College Fund Meets Kellogg Challenge

May 15th, 1998 | By | Category: 9-4: Pre- K-12 Education, Tribal College News
RICHARD WILLIAMS

Richard Williams, American Indian College Fund executive director, says the Kellogg partnership keeps hope alive.

Partly as the result of a Kellogg Scholarship Challenge Grant, the American Indian College Fund nearly doubled the amount of support provided to tribal colleges in 1997. For the first time in its history, the fund gave $100,000 to each of its 29 member institutions.

Last summer the W.K. Kellogg Foundation (Battle Creek, Michigan) provided a challenge grant of $500,000 for scholarships for Indian students attending the 29 colleges. The scholarship grant was to be matched dollar for dollar and, over a two-year period, to result in $1 million in new scholarships.

However, in less than six months the College Fund has raised well over $1 million in new scholarship funds from individual, corporate, and foundation donors. When the Kellogg Challenge was announced, many individual, corporate, and foundation donors who had already donated responded with additional donations or grants.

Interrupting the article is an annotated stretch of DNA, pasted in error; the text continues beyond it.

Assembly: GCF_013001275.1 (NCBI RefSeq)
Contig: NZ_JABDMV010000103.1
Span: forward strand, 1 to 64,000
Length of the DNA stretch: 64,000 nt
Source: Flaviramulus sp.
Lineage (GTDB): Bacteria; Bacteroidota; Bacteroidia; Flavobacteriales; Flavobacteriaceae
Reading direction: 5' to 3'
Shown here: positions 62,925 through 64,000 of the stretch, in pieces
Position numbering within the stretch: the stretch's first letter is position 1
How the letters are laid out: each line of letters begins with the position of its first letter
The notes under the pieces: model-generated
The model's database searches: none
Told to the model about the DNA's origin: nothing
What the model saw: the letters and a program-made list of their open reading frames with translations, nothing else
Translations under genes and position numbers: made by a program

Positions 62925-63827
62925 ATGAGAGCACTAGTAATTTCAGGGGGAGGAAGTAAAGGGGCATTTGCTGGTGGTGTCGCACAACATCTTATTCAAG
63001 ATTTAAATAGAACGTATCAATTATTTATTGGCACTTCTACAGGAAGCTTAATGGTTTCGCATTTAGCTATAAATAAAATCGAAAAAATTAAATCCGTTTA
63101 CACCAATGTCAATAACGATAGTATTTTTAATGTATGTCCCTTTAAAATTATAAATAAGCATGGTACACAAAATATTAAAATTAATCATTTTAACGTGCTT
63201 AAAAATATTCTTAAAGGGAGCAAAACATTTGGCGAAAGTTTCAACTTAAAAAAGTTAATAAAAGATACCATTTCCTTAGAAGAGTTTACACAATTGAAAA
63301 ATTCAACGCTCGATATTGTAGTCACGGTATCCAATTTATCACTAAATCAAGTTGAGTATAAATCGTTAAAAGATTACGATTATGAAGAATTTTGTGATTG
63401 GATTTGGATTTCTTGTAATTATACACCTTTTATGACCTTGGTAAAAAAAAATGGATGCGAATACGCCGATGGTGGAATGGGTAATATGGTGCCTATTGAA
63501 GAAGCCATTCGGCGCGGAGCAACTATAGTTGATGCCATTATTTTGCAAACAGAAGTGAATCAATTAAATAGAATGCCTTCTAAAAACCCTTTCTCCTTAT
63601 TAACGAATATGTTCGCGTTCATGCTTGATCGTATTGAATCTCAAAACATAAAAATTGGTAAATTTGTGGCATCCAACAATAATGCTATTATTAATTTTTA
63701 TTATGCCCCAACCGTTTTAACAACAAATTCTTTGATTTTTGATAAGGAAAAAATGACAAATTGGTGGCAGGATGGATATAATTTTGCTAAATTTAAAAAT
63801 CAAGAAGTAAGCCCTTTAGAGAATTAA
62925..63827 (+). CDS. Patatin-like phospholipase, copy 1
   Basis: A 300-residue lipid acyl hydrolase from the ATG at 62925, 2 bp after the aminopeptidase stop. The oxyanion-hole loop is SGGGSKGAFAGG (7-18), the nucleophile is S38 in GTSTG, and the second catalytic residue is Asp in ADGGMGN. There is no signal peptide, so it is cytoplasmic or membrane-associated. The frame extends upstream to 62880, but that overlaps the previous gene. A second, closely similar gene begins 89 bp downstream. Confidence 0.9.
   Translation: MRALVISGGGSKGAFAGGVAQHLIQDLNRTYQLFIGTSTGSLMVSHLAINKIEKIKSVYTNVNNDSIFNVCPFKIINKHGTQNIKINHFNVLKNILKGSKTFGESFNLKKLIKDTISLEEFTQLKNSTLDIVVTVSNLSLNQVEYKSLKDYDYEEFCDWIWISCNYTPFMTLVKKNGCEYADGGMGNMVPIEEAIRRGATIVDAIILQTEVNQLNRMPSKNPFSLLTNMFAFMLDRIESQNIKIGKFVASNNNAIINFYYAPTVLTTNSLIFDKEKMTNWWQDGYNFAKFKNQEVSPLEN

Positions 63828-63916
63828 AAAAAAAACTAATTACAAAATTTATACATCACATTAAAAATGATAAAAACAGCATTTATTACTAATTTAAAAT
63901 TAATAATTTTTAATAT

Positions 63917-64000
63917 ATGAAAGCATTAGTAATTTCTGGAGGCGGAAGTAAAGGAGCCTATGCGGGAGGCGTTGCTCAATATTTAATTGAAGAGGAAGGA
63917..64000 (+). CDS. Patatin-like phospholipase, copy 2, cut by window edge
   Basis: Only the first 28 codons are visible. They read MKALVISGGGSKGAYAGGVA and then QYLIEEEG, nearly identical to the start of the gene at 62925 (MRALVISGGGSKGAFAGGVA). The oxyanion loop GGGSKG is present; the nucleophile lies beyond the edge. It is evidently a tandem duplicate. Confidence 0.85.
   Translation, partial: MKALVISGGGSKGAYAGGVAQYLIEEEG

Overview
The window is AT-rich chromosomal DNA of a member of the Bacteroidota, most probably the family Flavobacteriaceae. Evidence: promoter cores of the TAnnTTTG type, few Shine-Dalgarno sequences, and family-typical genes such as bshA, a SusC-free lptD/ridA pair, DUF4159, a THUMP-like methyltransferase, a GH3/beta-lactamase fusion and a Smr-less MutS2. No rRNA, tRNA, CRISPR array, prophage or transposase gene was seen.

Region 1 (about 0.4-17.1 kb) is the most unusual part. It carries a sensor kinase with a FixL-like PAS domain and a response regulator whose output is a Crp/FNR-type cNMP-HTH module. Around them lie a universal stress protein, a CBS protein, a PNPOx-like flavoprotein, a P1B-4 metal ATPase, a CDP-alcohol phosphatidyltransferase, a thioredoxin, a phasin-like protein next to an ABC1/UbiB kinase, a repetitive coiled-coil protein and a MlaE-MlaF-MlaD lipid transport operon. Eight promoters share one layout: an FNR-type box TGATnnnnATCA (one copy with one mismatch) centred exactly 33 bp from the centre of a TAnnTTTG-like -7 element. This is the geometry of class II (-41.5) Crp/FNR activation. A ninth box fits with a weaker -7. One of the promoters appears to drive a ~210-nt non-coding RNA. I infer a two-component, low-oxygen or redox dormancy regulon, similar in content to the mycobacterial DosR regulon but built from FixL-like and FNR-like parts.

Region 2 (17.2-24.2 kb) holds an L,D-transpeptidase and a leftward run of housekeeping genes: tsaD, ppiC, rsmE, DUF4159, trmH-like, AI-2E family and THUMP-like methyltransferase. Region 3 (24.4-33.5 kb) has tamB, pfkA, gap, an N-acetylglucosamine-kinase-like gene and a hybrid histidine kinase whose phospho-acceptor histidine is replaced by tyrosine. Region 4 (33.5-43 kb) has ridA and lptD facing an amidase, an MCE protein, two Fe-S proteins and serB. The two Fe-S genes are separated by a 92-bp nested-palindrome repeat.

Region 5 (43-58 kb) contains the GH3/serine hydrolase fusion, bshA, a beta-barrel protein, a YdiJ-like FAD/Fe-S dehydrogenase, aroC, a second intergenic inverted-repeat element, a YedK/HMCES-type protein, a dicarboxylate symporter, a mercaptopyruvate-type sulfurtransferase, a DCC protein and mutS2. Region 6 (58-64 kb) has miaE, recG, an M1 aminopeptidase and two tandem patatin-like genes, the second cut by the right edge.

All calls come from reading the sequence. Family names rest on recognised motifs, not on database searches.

The College Fund received a congratulatory note from Stephen M. Ross, Director of Challenge Grants at the National Endowment of the Humanities (NEH) noted the College Fund’s growth, saying “you have earned considerable bragging rights.” The College Fund also had recently met a NEH challenge.

The scholarships are part of the W. K. Kellogg Foundation’s Native American Indian Higher Education Initiative. The initiative is designed to create more higher education learning opportunities for Indian students nationwide. “Creating opportunity is what the American Indian College Fund is all about,” said Executive Director Richard Williams. “The Kellogg partnership keeps alive the hope tribal colleges provide for Indian communities, families, and students.”

In addition to the matching scholarship grant, the W.K. Kellogg Foundation also awarded $500,000 to the American Indian College Fund to strengthen data collection at each of the tribal colleges.

The American Indian College Fund was launched in 1989 by the presidents of the tribal colleges to increase scholarships and resources through public education, fundraising, and endowments. A total of over $3 million in scholarships and other grants have been disbursed in 1997.

Find similar: , ,

Leave a Comment

You must be logged in to post a comment.